Data presented in the abstract showed that the overall best confirmed response rate among all 40 patients was 95%, which included a 10% stringent CR rate, a 5% CR rate, and 23% near CR rate—which comprised 13% VGPR excluding near CR. Additionally, the stem cell collection was completed in 17 patients thus far, and all of them required filgrastim and plerixafor. All patients were alive, with 39 (97.5%) patients progression-free at the last follow-up; 4 (10%) patients proceeded to autologous stem cell transplantation off of the study. Dose reductions or dose holds were required in a subset of patients; ixazomib (Ninlaro; 10%), lenalidomide (20%), daratumumab (0%), and dexamethasone (13%).

At the 2019 ASH Annual Meeting, updated results will be presented that will include an additional 6 months of follow-up.

“Oral [ixazomib, lenalidomide, and dexamethasone; (IRd)] plus daratumumab delivers more deeper responses compared to IRd,” Landgren explained. “[This is] another future 4-drug option for newly diagnosed multiple myeloma patients.”

First clinical study of the B-cell maturation antigen (BCMA) 2+1 T cell engager (TCE) CC-93269 in patients (Pts) with relapsed/refractory multiple myeloma (RRMM): interim results of a phase 1 multicenter trial (Abstract 143)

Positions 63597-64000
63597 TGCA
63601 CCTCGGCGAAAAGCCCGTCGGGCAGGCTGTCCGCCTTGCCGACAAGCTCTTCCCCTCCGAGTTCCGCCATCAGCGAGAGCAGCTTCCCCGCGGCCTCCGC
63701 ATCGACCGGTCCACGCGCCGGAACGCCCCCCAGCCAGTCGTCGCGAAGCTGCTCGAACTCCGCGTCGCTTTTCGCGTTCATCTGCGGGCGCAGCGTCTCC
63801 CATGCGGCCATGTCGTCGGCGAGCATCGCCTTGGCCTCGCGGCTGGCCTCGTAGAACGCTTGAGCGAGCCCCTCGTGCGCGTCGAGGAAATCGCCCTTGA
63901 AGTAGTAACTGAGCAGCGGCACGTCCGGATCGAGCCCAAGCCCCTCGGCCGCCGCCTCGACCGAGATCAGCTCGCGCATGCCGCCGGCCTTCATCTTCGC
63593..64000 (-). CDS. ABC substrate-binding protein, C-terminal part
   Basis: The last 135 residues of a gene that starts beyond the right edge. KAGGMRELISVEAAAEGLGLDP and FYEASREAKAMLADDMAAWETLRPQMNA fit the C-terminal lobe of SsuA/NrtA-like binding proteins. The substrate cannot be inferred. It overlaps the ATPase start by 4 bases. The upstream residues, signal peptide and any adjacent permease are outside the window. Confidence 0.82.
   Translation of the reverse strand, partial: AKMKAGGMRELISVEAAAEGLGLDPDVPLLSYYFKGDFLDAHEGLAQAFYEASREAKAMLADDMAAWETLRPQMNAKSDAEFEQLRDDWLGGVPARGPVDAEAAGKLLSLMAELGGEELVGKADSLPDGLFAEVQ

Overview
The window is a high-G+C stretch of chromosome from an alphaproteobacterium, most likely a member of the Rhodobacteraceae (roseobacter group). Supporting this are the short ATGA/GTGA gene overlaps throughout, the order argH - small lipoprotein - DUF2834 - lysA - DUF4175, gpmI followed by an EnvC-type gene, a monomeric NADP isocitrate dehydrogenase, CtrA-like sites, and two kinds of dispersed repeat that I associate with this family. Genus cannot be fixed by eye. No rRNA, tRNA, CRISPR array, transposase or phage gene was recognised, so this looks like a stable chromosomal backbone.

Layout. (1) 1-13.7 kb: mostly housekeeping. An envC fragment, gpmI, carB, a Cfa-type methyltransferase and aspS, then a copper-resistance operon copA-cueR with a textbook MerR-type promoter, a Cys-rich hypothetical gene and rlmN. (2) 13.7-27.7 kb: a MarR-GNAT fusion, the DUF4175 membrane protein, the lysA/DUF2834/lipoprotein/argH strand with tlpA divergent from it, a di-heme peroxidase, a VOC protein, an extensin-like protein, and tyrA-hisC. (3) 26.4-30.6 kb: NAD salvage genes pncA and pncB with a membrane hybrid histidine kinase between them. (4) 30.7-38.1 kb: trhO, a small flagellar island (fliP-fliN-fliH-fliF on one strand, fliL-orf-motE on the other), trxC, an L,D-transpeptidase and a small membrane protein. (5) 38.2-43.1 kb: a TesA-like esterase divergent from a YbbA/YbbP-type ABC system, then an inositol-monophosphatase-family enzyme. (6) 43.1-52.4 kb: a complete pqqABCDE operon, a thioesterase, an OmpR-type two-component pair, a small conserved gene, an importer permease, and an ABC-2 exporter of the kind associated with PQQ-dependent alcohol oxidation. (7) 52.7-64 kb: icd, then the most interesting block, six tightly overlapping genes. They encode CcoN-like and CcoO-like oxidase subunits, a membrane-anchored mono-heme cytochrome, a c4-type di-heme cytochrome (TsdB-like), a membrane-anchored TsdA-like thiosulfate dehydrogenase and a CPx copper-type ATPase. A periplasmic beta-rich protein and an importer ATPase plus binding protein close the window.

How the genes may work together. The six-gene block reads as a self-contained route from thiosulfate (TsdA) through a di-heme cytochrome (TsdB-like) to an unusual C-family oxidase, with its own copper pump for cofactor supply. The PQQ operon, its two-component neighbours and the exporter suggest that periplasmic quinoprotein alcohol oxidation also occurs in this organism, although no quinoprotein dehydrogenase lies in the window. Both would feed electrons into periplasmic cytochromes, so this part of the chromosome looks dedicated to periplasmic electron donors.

In the relapsed/refractory setting, patients who received ≥3 prior regimens that did not include BCMA-directed therapy were treated with the TCE intravenously in 28-day cycles. Investigators sought to assess the safety and tolerability of the TCE and to determine the maximum-tolerated dose (MTD). The median number of prior therapies was 6 (range, 3-12) and all patients were refractory to their last line of therapy.

In the abstract, results showed that of the 12 patients who were treated with ≥6 mg of CC-93269 in cycle 1, the overall response rate was 83.3% (n = 10), which included 7 (58.3%) patients with a ≥VGPR and 4 (33.3%) with an sCR. Seventy-five percent (n = 9) of patients achieved MRD negativity. The median time to response was 4.2 weeks (range 4.0-13.1), and all of the 10 responses were ongoing. The non-tolerated dose, MTD, and recommended phase II dose have not yet been reached.

“In this phase I study, the investigators show that CC-93269, a 2+1 BCMA T-cell engager has a manageable safety profile and very promising efficacy. Specifically, they show MRD-negativity in 9 (75%) of 12 patients treated with the 6-mg dose,” Landgren concluded. “These results are impressive particularly since the study was based on patients with heavily pretreated relapsed/refractory multiple myeloma.”

Voorhees P, Kaufman JL, Laubach J, et al. Daratumumab + lenalidomide, bortezomib & dexamethasone improves depth of response in transplant-eligible newly diagnosed multiple myeloma: GRIFFIN. Presented at: The 17th International Myeloma Workshop; September 12-15, 2019; Boston, MA. Abstract 906.